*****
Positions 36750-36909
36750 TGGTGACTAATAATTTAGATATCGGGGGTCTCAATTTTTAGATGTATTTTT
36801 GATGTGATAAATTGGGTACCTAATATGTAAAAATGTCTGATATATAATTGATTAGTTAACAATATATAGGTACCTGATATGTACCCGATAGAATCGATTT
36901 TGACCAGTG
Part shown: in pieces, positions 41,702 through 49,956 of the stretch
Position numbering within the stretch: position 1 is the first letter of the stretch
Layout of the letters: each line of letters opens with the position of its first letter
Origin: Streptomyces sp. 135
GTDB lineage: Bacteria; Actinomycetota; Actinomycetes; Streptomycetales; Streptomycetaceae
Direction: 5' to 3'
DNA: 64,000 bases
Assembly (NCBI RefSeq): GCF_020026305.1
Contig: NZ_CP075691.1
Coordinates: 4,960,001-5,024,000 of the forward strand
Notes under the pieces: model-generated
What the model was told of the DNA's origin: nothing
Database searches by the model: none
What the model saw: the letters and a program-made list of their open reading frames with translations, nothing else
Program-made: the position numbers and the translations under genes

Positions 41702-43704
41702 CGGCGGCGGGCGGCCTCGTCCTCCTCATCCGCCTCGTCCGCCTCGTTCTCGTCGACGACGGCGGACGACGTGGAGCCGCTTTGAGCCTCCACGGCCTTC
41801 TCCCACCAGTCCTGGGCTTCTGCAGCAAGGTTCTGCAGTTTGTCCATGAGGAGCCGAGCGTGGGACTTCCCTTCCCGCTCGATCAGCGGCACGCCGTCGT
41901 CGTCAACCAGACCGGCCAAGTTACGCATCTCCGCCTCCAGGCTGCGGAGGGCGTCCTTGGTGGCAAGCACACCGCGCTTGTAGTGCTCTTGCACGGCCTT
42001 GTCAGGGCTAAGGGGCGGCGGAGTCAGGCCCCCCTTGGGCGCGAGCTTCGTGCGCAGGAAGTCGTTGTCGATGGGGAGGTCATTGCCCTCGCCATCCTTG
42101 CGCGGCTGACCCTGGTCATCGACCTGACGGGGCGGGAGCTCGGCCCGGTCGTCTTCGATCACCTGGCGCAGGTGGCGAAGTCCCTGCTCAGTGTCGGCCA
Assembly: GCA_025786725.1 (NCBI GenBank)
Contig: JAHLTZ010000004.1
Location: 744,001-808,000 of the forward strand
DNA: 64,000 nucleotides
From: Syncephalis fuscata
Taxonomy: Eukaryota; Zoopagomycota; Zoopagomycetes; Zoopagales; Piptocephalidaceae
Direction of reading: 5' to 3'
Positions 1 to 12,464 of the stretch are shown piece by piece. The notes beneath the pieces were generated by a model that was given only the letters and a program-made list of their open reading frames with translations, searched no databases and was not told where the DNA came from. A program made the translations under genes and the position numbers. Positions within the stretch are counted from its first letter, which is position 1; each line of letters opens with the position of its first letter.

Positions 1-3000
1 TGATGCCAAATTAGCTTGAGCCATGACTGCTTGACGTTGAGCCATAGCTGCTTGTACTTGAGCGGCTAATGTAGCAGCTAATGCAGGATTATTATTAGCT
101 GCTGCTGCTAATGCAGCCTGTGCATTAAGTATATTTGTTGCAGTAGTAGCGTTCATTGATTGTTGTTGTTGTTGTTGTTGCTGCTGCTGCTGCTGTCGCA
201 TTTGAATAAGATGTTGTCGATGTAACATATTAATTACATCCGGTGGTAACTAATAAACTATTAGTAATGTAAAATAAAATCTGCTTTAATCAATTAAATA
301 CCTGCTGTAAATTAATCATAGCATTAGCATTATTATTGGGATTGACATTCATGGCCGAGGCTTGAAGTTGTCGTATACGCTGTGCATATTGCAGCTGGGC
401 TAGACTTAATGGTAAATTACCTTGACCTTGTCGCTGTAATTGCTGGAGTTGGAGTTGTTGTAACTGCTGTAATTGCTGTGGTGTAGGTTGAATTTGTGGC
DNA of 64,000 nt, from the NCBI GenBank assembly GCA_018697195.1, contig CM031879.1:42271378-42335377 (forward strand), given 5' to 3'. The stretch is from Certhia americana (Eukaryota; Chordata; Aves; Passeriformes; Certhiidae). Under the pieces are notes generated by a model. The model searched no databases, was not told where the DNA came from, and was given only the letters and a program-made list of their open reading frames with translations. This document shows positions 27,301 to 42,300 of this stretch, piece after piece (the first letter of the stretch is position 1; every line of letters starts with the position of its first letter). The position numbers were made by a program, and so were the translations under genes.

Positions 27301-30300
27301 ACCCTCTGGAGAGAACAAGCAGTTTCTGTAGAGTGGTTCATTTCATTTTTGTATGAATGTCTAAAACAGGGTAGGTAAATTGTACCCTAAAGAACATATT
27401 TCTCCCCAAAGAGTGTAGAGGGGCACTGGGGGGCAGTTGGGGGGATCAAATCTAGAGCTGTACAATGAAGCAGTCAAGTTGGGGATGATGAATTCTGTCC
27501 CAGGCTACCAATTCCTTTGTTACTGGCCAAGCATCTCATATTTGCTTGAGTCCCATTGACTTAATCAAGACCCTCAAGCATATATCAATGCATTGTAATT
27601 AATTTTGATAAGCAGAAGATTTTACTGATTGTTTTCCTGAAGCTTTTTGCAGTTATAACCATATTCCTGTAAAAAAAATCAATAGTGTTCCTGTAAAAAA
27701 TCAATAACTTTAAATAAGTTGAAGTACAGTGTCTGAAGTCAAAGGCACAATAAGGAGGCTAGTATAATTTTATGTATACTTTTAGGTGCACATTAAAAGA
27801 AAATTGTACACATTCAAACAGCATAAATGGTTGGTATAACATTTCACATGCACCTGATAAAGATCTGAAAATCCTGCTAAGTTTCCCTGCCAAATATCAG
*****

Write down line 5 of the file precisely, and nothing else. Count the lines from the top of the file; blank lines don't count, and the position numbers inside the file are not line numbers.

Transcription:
Part shown: in pieces, positions 41,702 through 49,956 of the stretch